Toe Kick Heater Installation - Piping Layout Question

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Old 12-11-13, 09:54 PM
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Toe Kick Heater Installation - Piping Layout Question

I am looking to install a wall-mounted toe kick heater in an insulated garage. I've checked many of the "toe kick heater" threads but I didn't find the answer to my question, so here goes:

The unit will be installed on, not in, the wall. The pipe I am using to feed the heater runs vertically down the wall on top of the sheetrock, so it i svery accessible. My question has to do with the pipe layout. Here are two scenarios:

Note: the two circles on each layout represent monoflow tees. Feed pipe is 3/4", Toe Kick piping is 1/2"

Name:  Pipe Layout.JPG
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Which one of these would work the best? If there is another layout that would work better feel free to post it.

Thanks for your help!

PS: does anyone have a "favorite" toe kick heater brand?
 
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Old 12-11-13, 10:15 PM
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They both will work... From what I know you want 12" min between the tees, and you only need one mono flo tee I believe, unless the heater is below the boiler like in a basement...

Also install a ball valve inbetween the tees for ease of purging....
 
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Old 12-11-13, 11:10 PM
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Thanks the quick response! The heater will be around the same height as the boiler, which is also in the garage. If I'm only using one mono flo tee, does it matter where it goes: inlet or outlet?
 
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Old 12-12-13, 07:24 AM
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Depending on the BTU output of the toe kick, I don't think one monoflo is going to give you enough flow through the heater.

How many BTU is the toe kick, and what do you hope to achieve in terms of heating the garage?

Is the pipe you are planning on cutting into a hot supply FROM the boiler? or a cooler return TO the boiler?

If it's on the supply side going TO other heaters, you should know that those other heaters will be getting COOLER water after installation and will cut back on their BTU output.

If on the return side back to the boiler, you won't get the full BTU potential output that you could, because it is being fed cooler water.

If the boiler is 'right there', why not just do 'home runs' back to the boiler and get full flow, BTU output, and minimal impact to any of the other heat emitters?

By the way, the right had drawing has the one monoflo right next to an elbow and this is not a good idea. Since monoflo fittings rely on flow in order to develop their pressure differential, adding the turbulence and restriction that elbow will cause right next to a monoflo will no doubt affect it's performance. The 'straight pipe' approach is best, and in order to maximize flow, further apart on the tees is better. I can give you an idea how far apart is good after I see the BTU output specs of the heater you intend to use.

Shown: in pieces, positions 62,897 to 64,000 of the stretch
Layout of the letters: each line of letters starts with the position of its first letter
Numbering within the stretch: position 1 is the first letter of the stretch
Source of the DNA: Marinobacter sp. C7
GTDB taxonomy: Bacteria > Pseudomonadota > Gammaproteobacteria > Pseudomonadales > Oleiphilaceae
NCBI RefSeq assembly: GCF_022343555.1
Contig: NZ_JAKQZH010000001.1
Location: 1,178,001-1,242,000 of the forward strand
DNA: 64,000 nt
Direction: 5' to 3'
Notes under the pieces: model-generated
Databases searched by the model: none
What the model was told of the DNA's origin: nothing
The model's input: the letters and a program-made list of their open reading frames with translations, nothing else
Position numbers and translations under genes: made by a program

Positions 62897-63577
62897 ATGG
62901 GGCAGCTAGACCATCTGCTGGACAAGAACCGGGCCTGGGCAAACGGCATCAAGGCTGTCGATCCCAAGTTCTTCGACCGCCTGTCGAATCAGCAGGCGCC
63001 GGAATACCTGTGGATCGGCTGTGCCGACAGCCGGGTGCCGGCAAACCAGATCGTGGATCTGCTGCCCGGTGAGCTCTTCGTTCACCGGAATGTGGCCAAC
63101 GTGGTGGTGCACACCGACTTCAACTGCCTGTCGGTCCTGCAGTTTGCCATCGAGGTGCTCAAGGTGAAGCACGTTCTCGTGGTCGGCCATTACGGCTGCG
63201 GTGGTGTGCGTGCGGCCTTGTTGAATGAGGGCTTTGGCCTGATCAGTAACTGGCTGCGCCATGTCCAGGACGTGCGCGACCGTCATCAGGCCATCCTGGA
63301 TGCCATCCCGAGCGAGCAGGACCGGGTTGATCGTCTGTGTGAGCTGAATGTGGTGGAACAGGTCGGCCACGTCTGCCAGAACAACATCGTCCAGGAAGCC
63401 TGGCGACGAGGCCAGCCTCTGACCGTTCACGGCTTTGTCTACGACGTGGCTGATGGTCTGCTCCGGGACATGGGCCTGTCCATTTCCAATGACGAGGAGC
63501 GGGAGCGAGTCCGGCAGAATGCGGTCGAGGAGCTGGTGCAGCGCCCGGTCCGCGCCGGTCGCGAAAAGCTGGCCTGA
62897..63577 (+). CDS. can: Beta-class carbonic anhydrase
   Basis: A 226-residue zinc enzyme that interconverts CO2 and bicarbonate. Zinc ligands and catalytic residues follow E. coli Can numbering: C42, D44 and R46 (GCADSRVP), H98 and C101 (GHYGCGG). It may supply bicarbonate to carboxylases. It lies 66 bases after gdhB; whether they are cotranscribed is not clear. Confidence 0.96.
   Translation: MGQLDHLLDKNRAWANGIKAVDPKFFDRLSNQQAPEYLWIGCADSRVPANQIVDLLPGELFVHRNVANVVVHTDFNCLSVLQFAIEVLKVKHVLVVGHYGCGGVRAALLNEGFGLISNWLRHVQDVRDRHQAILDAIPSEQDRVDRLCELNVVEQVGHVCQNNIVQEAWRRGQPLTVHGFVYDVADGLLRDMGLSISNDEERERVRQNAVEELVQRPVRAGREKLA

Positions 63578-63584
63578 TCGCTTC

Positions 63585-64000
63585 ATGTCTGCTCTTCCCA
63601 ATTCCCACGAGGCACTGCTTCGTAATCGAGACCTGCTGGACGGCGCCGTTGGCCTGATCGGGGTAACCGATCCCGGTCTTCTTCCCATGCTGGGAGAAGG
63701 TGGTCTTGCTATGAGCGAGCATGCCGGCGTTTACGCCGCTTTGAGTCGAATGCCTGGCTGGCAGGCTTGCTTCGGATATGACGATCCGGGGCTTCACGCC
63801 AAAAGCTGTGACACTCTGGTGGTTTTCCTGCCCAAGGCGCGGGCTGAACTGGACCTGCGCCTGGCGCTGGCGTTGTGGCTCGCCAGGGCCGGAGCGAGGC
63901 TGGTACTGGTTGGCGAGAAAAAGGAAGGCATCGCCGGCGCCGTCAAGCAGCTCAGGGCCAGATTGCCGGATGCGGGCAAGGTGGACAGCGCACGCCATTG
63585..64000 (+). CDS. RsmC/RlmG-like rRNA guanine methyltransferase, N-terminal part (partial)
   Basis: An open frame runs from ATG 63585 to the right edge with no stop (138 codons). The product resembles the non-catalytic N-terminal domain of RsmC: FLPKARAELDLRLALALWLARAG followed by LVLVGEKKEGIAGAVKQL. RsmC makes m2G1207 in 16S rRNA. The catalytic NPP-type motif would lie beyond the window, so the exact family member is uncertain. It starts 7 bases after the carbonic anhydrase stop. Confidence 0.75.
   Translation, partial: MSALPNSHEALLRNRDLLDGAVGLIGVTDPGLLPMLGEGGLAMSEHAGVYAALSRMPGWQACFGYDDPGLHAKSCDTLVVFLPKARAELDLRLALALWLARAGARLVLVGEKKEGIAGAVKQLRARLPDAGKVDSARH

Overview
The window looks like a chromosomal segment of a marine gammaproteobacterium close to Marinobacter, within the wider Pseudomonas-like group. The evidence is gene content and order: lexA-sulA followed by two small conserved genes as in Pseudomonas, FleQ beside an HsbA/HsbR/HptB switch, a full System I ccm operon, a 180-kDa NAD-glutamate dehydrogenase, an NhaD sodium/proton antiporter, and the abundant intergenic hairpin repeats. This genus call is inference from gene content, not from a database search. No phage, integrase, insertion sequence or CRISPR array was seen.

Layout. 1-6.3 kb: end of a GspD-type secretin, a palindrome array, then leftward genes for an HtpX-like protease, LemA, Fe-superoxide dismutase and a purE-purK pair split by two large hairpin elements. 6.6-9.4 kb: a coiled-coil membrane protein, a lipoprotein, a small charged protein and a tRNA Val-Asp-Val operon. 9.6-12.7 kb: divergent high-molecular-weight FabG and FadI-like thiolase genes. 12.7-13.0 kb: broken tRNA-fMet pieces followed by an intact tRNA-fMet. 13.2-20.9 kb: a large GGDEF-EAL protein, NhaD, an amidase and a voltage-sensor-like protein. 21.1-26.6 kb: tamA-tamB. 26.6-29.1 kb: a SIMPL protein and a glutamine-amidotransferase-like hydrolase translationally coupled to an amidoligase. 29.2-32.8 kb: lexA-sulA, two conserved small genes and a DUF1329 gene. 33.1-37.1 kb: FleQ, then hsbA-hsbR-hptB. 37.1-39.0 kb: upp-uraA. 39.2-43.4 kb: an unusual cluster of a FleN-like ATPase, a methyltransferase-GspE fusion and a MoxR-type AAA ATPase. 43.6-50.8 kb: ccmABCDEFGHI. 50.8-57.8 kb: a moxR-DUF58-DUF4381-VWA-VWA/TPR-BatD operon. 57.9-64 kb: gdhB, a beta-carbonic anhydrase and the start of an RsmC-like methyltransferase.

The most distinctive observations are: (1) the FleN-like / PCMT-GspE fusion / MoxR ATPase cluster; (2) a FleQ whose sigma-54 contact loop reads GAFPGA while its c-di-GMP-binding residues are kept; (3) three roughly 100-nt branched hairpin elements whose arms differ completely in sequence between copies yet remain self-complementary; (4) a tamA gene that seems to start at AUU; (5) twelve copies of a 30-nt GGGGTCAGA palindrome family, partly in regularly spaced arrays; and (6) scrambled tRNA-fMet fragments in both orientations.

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Old 12-12-13, 08:43 AM
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A toe-kick heater takes some of the chill off my kitchen floor - it blows right under the table where we eat. But, don't get your hopes up too high heating a garage.
 
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Old 12-12-13, 09:22 AM
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IMO I would install something like a modine and run it as a zone to the boiler...


 
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Old 12-12-13, 09:45 AM
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I take back what I said about the moonoflo not giving proper flow... just looked at the install manual for the Beacon-Morris kickers and they are OK with monoflow tees, 12-18" apart. They want TWO to be used for 'down-flow' installation, and say that one is acceptable for 'up-flow' applications. I would probably use TWO regardless.

However, the reason I had asked about what you hoped to accomplish is for the same reason that you should re-think the idea... you probably won't get enough heat to do anything significant in a garage.

The concerns over water temperature to downstream rads still apply...

As Mike has said, garages need unit heaters on their own zone.
 
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Old 12-13-13, 09:06 PM
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The Modine units look good, but they are a bit pricey.
Let me give more background on what I'm dealing with. Here is a layout of the garage:Name:  Garage Layout.JPG
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My mother will be living with my sister for about 6 months while our house is being lifted (thanks to Super Storm Sandy). My mom cannot get into my sister's bathtub because of the height, so we installed a shower in the garage that is at floor height. Thanks to the timing of the lift, the garage is a bit chilly (don't worry, it is a finished garage with insulated walls. It will eventually be my nephew's "man cave"). My goal is to take the chill out so that she can go into the shower, which is equipped with a combo light/fan/heater. The gas burner provides some residual heat, so we're only talking an increase in temperature of about +/- 25 degrees. The calculations are telling me anywhere between 10K and 15K BTU's to do this.
I was looking at the Turbonics Toester 16/19 or the Beacon-Morris K120.

(BTW - the door to the garage is right above the pantry, and the vertical pipe I am looking to use is between the door and the shower.)

Thanks again for everyone's input!
 
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Old 12-14-13, 09:35 AM
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You aren't answering all my questions though...

Is the pipe you are planning on cutting into a hot supply FROM the boiler? or a cooler return TO the boiler?